CityMSA Population (2017)Number of RestaurantsNumber of ReviewsReviewers’ User-IDNumber of Reviewers
Boston4,836,53144,597172,401Not availableNot available
DC6,216,589820640,420Not AvailableNot available
Detroit4,313,00235,82381,301Not availableNot available
Las Vegas2,204,0796312826,358Available275,012
Philadelphia6,096,12029,04591,660Not availableNot available
Table 2. Top 10 most similar words to classy.
Table 2. Top 10 most similar words to classy.
Word2Vec OutputSimilarity to Classy
Table 3. Selected number of clusters for different matrices and cities.
Table 3. Selected number of clusters for different matrices and cities.
CityPredicted MatrixCheck-in MatrixRating Matrix
Las Vegas233
Table 4. Selected features for different cities.
Table 4. Selected features for different cities.
CityBest MethodF1 ScoreSelected Features
CharlotteCheck-ins0.64244salty, vegetarian, creamy, hipster, divey, dessert, calamari, asparagus, vodka
ClevelandCheck-ins0.70865sweet, spicy, hipster, tomato, lime, meat_types, vegie_types, herb_types
Las VegasPredicted Ratings0.71563braised, seared, salty, creamy, intimate, classy, modern, casual, upscale, elegant, rice, soup, wine, crab, salmon, lobster, lamb, dessert, duck, cocktail, calamari, martini, ranch, steak_types, vegie_types, herb_types, hardliq_types, sofliq_types, sweet_types, asian_types, seafood_types, pos_ambience, neg_ambience, style_types
PhoenixRatings0.50608spicy, upscale, wine, pos_ambience
PittsburghCheck-ins0.62651crispy, vegetarian, hipster, romantic, rice, noodle, curry, sausage, cocktail, tofu, coleslaw, wing, cheesesteak, lettuce, provolone, ranch, fast_food, dressing_types, pos_ambience, style_types
TorontoRatings0.72686fried, Chinese, salty, Asian, Japanese, steamed, oily, hipster, rice, beer, soup, pork, shrimp, wine, tea, noodle, seafood, cocktail, sashimi, soy, squid, milk, sesame, Fanta, meat_types, softliq_types, Asian_types, soda_types, seafood_types, ethnic_food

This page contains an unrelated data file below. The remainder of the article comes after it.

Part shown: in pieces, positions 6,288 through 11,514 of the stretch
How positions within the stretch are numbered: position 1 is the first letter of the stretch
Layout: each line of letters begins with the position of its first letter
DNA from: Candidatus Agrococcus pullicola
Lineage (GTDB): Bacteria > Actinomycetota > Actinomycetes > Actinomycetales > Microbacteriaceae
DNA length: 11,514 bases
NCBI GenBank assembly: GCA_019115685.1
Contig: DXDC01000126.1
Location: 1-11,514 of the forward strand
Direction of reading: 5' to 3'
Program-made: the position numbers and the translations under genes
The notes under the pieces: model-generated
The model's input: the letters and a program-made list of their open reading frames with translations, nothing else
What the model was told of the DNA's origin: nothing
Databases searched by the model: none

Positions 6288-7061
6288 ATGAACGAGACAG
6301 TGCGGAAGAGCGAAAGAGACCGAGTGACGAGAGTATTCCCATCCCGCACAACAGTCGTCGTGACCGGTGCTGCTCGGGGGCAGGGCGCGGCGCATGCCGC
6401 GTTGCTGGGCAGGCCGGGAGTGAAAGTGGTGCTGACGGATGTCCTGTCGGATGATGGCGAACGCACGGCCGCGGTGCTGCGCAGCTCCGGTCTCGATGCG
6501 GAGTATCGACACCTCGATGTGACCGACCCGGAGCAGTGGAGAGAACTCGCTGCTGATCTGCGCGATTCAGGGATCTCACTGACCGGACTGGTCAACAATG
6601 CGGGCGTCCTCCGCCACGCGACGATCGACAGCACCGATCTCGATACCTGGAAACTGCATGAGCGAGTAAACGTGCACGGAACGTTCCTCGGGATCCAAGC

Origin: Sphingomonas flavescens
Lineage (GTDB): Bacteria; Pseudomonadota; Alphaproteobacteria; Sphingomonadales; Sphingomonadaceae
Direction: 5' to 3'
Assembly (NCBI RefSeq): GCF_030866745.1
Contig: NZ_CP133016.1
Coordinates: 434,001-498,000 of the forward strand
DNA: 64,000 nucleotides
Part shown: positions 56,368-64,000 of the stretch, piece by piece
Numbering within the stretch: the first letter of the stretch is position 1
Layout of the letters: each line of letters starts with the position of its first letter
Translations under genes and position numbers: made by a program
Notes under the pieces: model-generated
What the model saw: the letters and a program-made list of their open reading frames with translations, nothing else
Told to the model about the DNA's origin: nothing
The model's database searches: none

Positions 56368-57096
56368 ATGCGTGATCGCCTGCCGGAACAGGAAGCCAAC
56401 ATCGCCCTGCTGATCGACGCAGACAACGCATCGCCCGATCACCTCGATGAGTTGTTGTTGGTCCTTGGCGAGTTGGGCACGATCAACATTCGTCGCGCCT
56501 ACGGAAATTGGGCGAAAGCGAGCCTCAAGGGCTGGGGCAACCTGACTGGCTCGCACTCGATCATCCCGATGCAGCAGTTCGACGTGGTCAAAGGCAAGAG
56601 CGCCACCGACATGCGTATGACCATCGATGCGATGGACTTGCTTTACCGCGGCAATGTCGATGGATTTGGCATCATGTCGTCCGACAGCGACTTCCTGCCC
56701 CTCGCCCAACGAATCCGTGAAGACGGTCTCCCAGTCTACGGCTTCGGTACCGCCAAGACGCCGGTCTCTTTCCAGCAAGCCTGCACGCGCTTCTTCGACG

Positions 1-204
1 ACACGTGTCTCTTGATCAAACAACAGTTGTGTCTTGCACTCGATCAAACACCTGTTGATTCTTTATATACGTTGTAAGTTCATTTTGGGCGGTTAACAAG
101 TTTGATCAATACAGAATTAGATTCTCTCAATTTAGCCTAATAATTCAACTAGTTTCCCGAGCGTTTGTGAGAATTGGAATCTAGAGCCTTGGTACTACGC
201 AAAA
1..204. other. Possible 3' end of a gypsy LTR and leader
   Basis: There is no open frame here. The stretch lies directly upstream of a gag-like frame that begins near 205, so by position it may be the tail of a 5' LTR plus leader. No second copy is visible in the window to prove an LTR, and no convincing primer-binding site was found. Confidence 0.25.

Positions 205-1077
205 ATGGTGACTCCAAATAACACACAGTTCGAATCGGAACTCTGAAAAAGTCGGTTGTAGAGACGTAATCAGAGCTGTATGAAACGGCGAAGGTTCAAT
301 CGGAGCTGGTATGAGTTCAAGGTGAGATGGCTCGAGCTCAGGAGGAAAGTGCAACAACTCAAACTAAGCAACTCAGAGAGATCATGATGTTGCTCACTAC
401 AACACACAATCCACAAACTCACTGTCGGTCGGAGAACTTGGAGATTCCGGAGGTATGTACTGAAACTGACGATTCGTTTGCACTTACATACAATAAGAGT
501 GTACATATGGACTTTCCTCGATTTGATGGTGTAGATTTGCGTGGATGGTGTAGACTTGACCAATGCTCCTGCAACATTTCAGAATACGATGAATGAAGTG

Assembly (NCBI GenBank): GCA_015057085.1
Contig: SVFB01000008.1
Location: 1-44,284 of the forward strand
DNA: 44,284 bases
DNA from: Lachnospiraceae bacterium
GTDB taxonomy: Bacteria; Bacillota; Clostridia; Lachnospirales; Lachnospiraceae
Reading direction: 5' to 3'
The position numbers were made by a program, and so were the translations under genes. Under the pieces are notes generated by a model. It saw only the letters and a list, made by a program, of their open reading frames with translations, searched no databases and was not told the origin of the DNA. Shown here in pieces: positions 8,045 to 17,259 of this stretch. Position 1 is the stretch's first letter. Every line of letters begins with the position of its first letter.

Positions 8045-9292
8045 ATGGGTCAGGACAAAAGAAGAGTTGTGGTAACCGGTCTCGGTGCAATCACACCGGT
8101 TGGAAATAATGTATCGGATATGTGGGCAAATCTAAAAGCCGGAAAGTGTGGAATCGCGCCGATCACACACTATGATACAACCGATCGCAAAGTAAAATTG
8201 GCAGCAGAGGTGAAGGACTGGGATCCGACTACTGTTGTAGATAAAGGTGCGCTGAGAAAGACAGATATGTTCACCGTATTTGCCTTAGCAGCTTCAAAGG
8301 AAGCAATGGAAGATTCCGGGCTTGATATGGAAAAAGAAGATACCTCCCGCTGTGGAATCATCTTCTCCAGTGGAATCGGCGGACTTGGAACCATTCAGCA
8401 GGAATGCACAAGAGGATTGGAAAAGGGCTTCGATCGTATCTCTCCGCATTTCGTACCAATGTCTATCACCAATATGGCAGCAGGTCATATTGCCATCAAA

Table 5. Number of restaurants in the two clusters for different cities.
Table 5. Number of restaurants in the two clusters for different cities.
ClusterBoston, MADetroit, MIPhiladelphia, PAWashington, D.C.
Cluster 116,82717,22613,8492780
Cluster 227,77018,59715,1805419
Table 6. t-Test results between the two clusters for demographic variables.
Table 6. t-Test results between the two clusters for demographic variables.
CityFactorMean Value in Cluster 1Mean Value in Cluster 2T Statistic (Absolute Value)p Value
Boston, MA
Educated population ratio0.060.1097.460.000
Annual household income (USD)66,985.9368,655.575.470.000
Black/A.A. population ratio0.410.4013.490.000
White population ratio0.530.5632.970.000
Asian population ratio0.020.0773.040.000
Detroit, MI
Educated population ratio0.040.0759.390.000
Annual household income (USD)50,359.5261,600.4040.690.000
Black/A.A. population ratio0.410.3821.840.000
White population ratio0.550.6035.750.000
Asian population ratio0.010.0343.080.000
Philadelphia, PA
Educated population ratio0.050.0972.510.000
Annual household income (USD)55,067.5564,436.7325.420.000
Black/A.A. population ratio0.390.3524.140.000
White population ratio0.550.6241.790.000
Asian population ratio0.030.0533.300.000
Washington, D.C.
Educated population ratio0.110.1525.480.000
Annual household income (USD)53,222.4280,220.3228.740.000
Black/A.A. population ratio0.360.2241.420.000
White population ratio0.550.6823.940.000
Asian population ratio0.020.0415.190.000
All four cities combined
Educated population ratio0.060.09134.740.000
Annual household income (USD)57,322.8666,673.5351.060.000
Black/A.A. population ratio57,322.860.3729.460.000
White population ratio0.400.6069.420.000
Asian population ratio0.540.0591.960.000

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Rahimi, S.; Mottahedi, S.; Liu, X. The Geography of Taste: Using Yelp to Study Urban Culture. ISPRS Int. J. Geo-Inf. 2018, 7, 376.

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Rahimi S, Mottahedi S, Liu X. The Geography of Taste: Using Yelp to Study Urban Culture. ISPRS International Journal of Geo-Information. 2018; 7(9):376.

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Rahimi, Sohrab, Sam Mottahedi, and Xi Liu. 2018. "The Geography of Taste: Using Yelp to Study Urban Culture" ISPRS International Journal of Geo-Information 7, no. 9: 376.